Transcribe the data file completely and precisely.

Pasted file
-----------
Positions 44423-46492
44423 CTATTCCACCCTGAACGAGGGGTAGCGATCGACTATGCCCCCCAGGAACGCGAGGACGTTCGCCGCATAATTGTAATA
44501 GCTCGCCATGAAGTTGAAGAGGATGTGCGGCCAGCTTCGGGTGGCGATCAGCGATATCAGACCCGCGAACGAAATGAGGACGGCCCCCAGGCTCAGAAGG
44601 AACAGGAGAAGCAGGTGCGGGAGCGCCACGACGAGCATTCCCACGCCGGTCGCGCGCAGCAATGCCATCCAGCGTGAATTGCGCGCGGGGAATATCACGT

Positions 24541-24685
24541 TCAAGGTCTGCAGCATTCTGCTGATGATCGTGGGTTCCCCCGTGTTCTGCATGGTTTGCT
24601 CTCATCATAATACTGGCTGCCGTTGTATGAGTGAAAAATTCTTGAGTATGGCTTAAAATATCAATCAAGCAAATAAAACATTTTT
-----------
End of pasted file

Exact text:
Positions 44423-46492
44423 CTATTCCACCCTGAACGAGGGGTAGCGATCGACTATGCCCCCCAGGAACGCGAGGACGTTCGCCGCATAATTGTAATA
44501 GCTCGCCATGAAGTTGAAGAGGATGTGCGGCCAGCTTCGGGTGGCGATCAGCGATATCAGACCCGCGAACGAAATGAGGACGGCCCCCAGGCTCAGAAGG
44601 AACAGGAGAAGCAGGTGCGGGAGCGCCACGACGAGCATTCCCACGCCGGTCGCGCGCAGCAATGCCATCCAGCGTGAATTGCGCGCGGGGAATATCACGT

Positions 24541-24685
24541 TCAAGGTCTGCAGCATTCTGCTGATGATCGTGGGTTCCCCCGTGTTCTGCATGGTTTGCT
24601 CTCATCATAATACTGGCTGCCGTTGTATGAGTGAAAAATTCTTGAGTATGGCTTAAAATATCAATCAAGCAAATAAAACATTTTT